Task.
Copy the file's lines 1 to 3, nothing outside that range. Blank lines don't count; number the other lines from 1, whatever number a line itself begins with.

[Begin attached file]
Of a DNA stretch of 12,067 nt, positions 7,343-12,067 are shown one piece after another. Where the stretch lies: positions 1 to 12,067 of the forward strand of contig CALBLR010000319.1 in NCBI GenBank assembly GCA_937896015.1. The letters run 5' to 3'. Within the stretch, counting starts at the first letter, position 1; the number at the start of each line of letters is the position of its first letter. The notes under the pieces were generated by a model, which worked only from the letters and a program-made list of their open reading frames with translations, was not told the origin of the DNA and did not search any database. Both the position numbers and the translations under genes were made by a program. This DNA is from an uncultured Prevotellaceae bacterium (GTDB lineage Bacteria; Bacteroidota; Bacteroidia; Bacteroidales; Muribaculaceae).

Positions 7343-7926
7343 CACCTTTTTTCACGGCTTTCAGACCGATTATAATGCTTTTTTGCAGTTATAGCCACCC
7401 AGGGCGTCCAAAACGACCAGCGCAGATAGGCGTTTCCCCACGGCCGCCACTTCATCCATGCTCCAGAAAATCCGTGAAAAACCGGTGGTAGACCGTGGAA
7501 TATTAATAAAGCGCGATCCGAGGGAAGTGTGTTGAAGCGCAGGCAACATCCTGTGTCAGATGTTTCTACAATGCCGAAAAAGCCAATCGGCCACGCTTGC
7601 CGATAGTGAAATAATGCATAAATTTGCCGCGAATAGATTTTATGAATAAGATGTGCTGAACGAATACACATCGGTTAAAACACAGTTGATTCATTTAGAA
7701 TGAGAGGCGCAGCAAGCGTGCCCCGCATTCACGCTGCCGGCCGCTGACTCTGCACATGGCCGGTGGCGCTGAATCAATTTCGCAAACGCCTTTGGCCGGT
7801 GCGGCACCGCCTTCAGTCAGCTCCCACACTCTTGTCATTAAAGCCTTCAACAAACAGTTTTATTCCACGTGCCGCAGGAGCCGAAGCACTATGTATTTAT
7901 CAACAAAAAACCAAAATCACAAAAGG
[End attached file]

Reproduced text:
Of a DNA stretch of 12,067 nt, positions 7,343-12,067 are shown one piece after another. Where the stretch lies: positions 1 to 12,067 of the forward strand of contig CALBLR010000319.1 in NCBI GenBank assembly GCA_937896015.1. The letters run 5' to 3'. Within the stretch, counting starts at the first letter, position 1; the number at the start of each line of letters is the position of its first letter. The notes under the pieces were generated by a model, which worked only from the letters and a program-made list of their open reading frames with translations, was not told the origin of the DNA and did not search any database. Both the position numbers and the translations under genes were made by a program. This DNA is from an uncultured Prevotellaceae bacterium (GTDB lineage Bacteria; Bacteroidota; Bacteroidia; Bacteroidales; Muribaculaceae).

Positions 7343-7926
7343 CACCTTTTTTCACGGCTTTCAGACCGATTATAATGCTTTTTTGCAGTTATAGCCACCC